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Edward H. Griffith
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Set during the Korean War, a Navy fighter pilot must come to terms with with his own ambivalence towards the war and the fear of having to bomb a set of highly defended bridges. The ending of this grim war drama is all tension.
Disregarding the advice if her friends and against her own better judgment, working girl Jean Forest keeps company with Larry Harrison, a small-time hoodlum, helps him out of jams he gets in and even shares her money with him. When he suggests they elope to Canada, she gives up her job, not knowing that he has just committed a holdup in which a man has been killed. On the way, they are arrested for a minor offense and Harrison, hoping to hide out on the local prison farm, pleads guilty and both are sent there. The local prison farm turns out to be a backward and brutal penal colony, and the only person in the camp that Jean can turn to for help is Roi Conrad, the camp doctor who is crusading for reforms at the farm-camp. Written by
Les Adams <firstname.lastname@example.org>
PRISON FARM (Paramount, 1938), directed by Louis King, is a well made little programmer featuring an assortment of Paramount contract players doing what they do best. Star billing goes to Shirley Ross, popular singer of several light musical comedies of the time, most notable for her duet with Bob Hope to "Thanks for the Memory" from THE BIG BROADCAST OF 1938 (1938). She's surprisingly effective in a rare dramatic performance. No singing this time around, and for her on-screen character, no memories to be thankful for either. Not surprisingly, however, is Lloyd Nolan, whose variety of roles during the late 1930s kept him busy, ranging from heroes in one film to villains the next. His career somewhat paralleled movie tough guy Humphrey Bogart at Warners, with the exception that Bogey became legendary while Nolan remains a memory of numerous, now forgotten second features along with guest spots on television shows in later years. Best known for his supporting role as Officer McShane in A TREE GROWS IN BROOKLYN (20th-Fox, 1945), his earlier screen performances under the Paramount banner are quite interesting as well. As for PRISON FARM, Nolan plays the bad guy this time around, with the focus centering upon Ross's character, a victim of circumstance, somewhat similar in parts to Paramount's earlier prison offering, MARY BURNS, FUGITIVE (1935) with Sylvia Sidney as the good girl and Alan Baxter as the man, unbeknowst to her, a wanted gangster.
For the plot summary, Jean Forrest (Shirley Ross) is a young girl who's in love with Larry Harrison (Lloyd Nolan), but unaware of his criminal past. He's wanted for the robbery of a payroll truck and the murder of its driver. On their way to get married, they are caught and arrested following an attempted robbery, with Jean as accessory. In order to avoid a much stricter sentence for the more serious crime, Larry is advised to serve a six month sentence, taking Jean, convicted for complicity, with him to a co-ed prison camp where they are locked up in separate buildings. The men do outside work while the women do laundry and other chores. While there, Jean witnesses the cruelties of her fellow inmates, including "Shifty Sue"(May Boley), a tough cell-mate whom she has befriended, and surrounded by Cora Waxley (Esther Dale), a cruel matron; Matron Brant, (Marjorie Main), a sadistic guard; and Matron Ames (Anna Q. Nilsson) hated by other prisoners for being an informer who secretly notifies authorities of any wrongdoings to her superiors. Jean is brought to the attention of Roi Conrad (John Howard), a prison doctor, who at first believes him to be just as cruel like the rest, not giving him the satisfaction, but in time comes to realize his sincerity. As for Larry, he is under the stricter guidance from Chiston Bradby, (Porter Hall), a corrupt warden; Noel Haskins (J. Carroll Naish), a sadistic guard, but mixes well with other convict toughs, especially those planning their escape. With much more to follow, the result is quite satisfactory. The moral lesson to the story, especially from the central character's point of view, is to obtain a resume and letters of recommendation before getting further involved with guy intended to make a prospect husband.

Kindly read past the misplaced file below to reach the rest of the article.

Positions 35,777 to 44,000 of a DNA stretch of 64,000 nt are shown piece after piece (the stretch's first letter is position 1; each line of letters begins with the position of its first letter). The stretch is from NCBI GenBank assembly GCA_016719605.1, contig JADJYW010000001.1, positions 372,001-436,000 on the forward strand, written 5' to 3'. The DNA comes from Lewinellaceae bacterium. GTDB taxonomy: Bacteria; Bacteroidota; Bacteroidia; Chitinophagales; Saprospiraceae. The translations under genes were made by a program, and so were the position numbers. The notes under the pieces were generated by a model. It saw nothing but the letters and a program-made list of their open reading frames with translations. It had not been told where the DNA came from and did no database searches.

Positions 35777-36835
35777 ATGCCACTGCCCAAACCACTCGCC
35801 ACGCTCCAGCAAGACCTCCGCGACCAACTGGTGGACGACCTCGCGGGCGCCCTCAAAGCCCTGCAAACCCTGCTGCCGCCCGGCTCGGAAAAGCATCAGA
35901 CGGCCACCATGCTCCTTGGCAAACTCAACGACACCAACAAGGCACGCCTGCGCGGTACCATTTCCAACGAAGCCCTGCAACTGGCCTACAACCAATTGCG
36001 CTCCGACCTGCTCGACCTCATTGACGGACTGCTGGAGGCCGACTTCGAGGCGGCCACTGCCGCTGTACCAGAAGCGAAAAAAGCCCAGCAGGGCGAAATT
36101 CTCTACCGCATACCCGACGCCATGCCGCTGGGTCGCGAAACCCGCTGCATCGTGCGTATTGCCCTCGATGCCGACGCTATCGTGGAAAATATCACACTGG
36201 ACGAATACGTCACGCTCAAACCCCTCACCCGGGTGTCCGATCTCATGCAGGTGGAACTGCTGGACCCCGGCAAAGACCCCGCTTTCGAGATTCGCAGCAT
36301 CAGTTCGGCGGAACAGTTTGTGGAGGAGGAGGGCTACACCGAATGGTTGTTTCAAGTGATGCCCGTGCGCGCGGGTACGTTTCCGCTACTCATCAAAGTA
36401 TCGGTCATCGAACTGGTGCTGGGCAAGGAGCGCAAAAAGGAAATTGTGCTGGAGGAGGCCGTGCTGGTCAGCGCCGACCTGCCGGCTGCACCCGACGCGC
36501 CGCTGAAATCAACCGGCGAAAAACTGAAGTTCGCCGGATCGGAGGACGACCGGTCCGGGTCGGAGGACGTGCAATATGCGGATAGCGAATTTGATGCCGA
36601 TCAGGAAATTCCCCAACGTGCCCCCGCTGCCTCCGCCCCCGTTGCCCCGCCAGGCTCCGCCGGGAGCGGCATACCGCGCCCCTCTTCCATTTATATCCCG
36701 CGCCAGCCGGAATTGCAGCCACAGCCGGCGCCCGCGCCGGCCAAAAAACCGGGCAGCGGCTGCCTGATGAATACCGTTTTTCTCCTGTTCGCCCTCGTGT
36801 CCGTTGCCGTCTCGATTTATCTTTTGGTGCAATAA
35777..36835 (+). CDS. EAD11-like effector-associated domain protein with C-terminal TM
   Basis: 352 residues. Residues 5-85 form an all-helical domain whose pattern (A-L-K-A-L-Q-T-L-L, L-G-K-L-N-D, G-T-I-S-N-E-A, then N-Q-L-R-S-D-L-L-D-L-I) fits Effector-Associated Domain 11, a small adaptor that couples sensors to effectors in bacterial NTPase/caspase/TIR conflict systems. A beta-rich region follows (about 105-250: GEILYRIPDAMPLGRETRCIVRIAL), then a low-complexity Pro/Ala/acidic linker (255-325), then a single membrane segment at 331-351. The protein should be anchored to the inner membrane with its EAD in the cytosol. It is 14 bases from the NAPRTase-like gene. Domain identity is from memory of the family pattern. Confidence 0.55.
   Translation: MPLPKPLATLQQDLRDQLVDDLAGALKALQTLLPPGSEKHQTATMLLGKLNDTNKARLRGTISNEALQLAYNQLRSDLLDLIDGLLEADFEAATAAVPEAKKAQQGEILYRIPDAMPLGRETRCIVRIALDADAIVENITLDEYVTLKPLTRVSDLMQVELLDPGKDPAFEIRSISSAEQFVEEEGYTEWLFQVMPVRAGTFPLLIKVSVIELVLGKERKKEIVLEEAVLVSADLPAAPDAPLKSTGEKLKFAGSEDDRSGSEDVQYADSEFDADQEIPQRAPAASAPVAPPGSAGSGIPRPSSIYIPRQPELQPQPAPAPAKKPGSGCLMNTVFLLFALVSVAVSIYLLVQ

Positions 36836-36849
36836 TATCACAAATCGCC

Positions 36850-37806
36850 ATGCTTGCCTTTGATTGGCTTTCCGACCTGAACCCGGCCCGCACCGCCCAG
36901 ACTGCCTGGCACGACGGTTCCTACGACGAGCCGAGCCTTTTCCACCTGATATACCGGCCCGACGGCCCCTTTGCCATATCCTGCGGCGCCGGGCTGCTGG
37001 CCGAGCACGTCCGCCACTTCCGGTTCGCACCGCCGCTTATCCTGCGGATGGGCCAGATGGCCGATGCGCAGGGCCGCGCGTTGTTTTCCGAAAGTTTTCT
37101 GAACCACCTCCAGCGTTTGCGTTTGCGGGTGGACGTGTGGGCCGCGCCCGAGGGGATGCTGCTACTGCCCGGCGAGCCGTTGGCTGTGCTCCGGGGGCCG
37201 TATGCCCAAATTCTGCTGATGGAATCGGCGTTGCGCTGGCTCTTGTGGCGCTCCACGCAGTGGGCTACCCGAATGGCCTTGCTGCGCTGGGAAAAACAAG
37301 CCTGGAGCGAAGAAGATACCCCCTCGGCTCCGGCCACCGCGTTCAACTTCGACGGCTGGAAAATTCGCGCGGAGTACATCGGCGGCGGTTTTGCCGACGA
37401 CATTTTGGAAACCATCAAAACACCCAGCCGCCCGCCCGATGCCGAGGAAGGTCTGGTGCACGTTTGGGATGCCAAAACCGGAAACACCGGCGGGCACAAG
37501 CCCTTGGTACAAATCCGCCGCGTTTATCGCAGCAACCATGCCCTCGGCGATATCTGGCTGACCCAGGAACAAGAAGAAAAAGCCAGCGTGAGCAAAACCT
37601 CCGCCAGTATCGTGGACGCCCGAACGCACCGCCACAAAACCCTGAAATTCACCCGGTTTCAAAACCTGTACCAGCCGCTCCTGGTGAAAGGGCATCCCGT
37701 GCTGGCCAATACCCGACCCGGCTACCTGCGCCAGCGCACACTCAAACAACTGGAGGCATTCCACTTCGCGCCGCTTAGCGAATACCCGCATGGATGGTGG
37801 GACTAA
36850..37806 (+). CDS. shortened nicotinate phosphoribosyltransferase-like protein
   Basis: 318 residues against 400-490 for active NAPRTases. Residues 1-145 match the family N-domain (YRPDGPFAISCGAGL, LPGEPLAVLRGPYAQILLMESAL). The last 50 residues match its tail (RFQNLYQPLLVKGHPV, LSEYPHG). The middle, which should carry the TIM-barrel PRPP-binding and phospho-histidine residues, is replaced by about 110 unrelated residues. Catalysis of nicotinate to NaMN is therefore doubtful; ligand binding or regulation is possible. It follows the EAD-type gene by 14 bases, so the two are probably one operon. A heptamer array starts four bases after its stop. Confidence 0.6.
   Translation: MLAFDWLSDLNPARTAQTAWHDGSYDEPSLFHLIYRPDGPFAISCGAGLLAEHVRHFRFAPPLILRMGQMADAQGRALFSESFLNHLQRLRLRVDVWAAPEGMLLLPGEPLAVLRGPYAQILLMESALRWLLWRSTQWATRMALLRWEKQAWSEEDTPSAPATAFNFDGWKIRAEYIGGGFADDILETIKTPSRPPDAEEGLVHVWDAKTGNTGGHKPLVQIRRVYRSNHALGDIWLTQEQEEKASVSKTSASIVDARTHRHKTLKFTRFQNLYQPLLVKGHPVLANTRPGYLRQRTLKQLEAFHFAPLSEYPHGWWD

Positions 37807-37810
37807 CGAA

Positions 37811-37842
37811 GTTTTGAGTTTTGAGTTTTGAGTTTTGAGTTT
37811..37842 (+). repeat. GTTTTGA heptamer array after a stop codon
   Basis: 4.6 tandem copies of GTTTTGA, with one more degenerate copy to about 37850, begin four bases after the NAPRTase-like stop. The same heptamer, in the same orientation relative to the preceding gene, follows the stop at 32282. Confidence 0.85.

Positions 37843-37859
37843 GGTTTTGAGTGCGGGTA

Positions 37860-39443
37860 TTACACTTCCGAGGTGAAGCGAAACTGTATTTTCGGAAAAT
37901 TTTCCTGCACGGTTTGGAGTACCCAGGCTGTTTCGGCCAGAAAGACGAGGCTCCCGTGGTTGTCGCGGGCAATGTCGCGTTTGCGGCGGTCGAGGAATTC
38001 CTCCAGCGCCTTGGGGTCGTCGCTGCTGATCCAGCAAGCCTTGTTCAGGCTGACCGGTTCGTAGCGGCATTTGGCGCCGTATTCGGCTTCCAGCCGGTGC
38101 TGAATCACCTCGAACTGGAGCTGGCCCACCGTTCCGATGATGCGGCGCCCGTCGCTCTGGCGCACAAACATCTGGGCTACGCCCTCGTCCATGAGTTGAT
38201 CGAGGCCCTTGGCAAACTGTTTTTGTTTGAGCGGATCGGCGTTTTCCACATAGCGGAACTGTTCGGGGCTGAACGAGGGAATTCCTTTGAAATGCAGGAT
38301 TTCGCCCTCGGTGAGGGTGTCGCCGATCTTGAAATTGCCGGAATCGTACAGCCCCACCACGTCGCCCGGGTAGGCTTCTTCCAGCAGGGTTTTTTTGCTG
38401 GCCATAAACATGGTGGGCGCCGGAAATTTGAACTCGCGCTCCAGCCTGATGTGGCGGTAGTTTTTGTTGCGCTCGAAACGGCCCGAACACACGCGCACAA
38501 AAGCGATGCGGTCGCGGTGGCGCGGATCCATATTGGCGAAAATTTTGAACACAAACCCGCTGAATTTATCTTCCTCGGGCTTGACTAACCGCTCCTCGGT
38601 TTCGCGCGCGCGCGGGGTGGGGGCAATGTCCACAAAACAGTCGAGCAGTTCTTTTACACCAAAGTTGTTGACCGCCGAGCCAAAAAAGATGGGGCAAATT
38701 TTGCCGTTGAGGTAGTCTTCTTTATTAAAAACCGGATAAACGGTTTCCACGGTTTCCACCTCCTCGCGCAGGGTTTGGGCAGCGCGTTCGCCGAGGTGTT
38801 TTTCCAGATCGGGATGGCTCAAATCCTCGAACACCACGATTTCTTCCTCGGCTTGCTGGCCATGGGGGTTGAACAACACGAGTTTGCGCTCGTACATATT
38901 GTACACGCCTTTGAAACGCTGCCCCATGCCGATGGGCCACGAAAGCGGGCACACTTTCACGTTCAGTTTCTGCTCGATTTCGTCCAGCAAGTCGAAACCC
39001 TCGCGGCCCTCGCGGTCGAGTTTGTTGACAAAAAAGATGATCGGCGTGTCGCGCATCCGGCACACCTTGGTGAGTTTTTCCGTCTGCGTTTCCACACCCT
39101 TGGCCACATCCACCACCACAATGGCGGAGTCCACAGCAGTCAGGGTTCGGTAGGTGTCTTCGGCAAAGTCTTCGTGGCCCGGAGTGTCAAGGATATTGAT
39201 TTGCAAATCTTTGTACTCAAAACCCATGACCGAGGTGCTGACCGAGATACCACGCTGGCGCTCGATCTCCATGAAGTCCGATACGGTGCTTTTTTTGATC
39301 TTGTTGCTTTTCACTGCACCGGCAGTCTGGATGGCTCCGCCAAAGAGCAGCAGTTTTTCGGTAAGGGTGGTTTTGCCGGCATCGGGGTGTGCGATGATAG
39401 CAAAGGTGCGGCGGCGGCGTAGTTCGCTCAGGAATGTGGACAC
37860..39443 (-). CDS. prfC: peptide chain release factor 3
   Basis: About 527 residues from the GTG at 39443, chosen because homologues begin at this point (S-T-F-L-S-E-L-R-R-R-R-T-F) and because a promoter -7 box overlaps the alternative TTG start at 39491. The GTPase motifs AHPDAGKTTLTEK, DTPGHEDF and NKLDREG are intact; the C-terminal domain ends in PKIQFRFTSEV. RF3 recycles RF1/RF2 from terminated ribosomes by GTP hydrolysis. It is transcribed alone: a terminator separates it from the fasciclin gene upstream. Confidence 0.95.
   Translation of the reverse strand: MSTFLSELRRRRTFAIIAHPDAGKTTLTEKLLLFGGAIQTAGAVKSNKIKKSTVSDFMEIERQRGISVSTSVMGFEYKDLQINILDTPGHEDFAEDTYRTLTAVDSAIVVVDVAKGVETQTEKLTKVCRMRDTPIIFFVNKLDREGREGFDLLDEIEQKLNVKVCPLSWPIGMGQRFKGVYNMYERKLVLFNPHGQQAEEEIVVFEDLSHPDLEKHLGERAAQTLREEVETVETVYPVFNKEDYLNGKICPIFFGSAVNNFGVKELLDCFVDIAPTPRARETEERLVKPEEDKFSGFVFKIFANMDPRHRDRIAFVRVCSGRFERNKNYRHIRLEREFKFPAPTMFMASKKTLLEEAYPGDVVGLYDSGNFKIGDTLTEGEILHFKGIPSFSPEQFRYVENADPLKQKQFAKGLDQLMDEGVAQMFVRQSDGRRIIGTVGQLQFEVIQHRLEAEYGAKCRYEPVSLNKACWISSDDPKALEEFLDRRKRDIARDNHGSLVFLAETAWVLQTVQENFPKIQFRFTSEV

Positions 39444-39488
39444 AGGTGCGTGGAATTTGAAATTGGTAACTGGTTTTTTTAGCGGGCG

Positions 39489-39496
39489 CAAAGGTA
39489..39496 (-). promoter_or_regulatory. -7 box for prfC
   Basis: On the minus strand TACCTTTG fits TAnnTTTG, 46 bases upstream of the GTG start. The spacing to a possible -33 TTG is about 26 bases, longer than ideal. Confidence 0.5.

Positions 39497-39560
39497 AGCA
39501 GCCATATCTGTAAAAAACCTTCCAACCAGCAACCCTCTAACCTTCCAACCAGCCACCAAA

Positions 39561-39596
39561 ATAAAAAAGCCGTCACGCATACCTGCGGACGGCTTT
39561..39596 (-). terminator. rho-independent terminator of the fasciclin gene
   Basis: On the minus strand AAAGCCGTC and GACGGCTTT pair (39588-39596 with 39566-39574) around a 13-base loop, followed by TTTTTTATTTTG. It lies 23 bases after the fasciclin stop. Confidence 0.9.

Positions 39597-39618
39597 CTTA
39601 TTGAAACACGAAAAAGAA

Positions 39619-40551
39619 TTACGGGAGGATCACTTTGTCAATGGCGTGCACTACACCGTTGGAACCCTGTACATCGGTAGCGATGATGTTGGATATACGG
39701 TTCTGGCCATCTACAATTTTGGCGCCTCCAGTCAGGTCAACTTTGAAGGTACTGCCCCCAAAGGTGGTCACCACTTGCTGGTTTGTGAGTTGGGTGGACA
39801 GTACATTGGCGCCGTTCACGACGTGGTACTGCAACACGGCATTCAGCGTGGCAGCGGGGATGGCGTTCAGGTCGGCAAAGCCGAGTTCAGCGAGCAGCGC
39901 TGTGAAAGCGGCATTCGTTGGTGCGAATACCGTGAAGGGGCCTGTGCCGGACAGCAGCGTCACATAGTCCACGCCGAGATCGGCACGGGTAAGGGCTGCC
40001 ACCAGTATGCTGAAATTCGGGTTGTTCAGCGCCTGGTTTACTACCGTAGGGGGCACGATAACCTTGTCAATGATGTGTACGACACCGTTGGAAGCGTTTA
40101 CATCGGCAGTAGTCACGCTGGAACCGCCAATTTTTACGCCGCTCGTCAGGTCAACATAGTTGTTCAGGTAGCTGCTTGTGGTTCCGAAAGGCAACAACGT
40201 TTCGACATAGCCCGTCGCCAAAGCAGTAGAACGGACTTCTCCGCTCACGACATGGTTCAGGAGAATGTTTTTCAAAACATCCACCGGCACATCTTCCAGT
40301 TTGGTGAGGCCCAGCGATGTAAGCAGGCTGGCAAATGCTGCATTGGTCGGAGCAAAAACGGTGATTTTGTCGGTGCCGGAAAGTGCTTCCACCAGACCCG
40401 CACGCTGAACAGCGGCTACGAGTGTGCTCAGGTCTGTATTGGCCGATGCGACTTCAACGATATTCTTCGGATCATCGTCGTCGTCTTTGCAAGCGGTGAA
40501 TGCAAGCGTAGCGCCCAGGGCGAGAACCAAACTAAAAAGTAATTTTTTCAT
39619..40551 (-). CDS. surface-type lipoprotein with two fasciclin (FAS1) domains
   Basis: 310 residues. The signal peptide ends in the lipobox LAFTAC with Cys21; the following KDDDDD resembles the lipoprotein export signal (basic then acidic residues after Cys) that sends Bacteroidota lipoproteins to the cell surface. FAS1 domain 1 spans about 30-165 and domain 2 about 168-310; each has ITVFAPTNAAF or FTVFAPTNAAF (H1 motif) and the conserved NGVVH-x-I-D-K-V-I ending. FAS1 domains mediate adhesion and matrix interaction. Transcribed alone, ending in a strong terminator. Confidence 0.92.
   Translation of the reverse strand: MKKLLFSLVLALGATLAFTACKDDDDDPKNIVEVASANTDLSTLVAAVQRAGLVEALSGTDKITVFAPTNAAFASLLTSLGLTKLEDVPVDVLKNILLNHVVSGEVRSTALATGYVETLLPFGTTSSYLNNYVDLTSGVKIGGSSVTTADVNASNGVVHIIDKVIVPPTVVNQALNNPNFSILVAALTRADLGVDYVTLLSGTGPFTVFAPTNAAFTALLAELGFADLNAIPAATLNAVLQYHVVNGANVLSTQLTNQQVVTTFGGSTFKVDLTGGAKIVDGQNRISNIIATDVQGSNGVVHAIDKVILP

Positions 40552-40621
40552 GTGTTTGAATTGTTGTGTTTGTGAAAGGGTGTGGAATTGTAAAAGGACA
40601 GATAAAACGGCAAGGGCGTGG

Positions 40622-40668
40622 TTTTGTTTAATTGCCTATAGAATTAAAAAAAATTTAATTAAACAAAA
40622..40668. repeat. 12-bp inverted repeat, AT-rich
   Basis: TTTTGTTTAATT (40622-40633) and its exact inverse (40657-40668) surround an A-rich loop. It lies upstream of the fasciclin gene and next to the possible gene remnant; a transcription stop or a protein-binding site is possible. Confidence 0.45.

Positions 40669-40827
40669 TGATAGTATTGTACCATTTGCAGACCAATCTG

With prison films becoming one of Hollywood's more stable products throughout most of the 1930s, PRISON FARM has many of the ingredients needed to keep any interested viewer from crashing out of the movie theater or TV room. There's no time wasted for dragged out scenes slowing down the pace during its 64 minutes of screen time, which indicates how better constructed a programmer is in regards to a 90 minute plus "A" production. What used to be frequently shown on commercial television during the 1960s and 1970s (WPIX, Channel 11, in New York City) is not so anymore. Had PRISON FARM been a Warner Brothers release, obviously it would have found its way to a new audience on Turner Classic Movies, where much of the Warners, MGM, RKO, and some from other studios are played. As it now stands, it seems unlikely that PRISON FARM would resurface from the vaults from where this, and other fine little Paramount crime dramas, remain. (**1/2)
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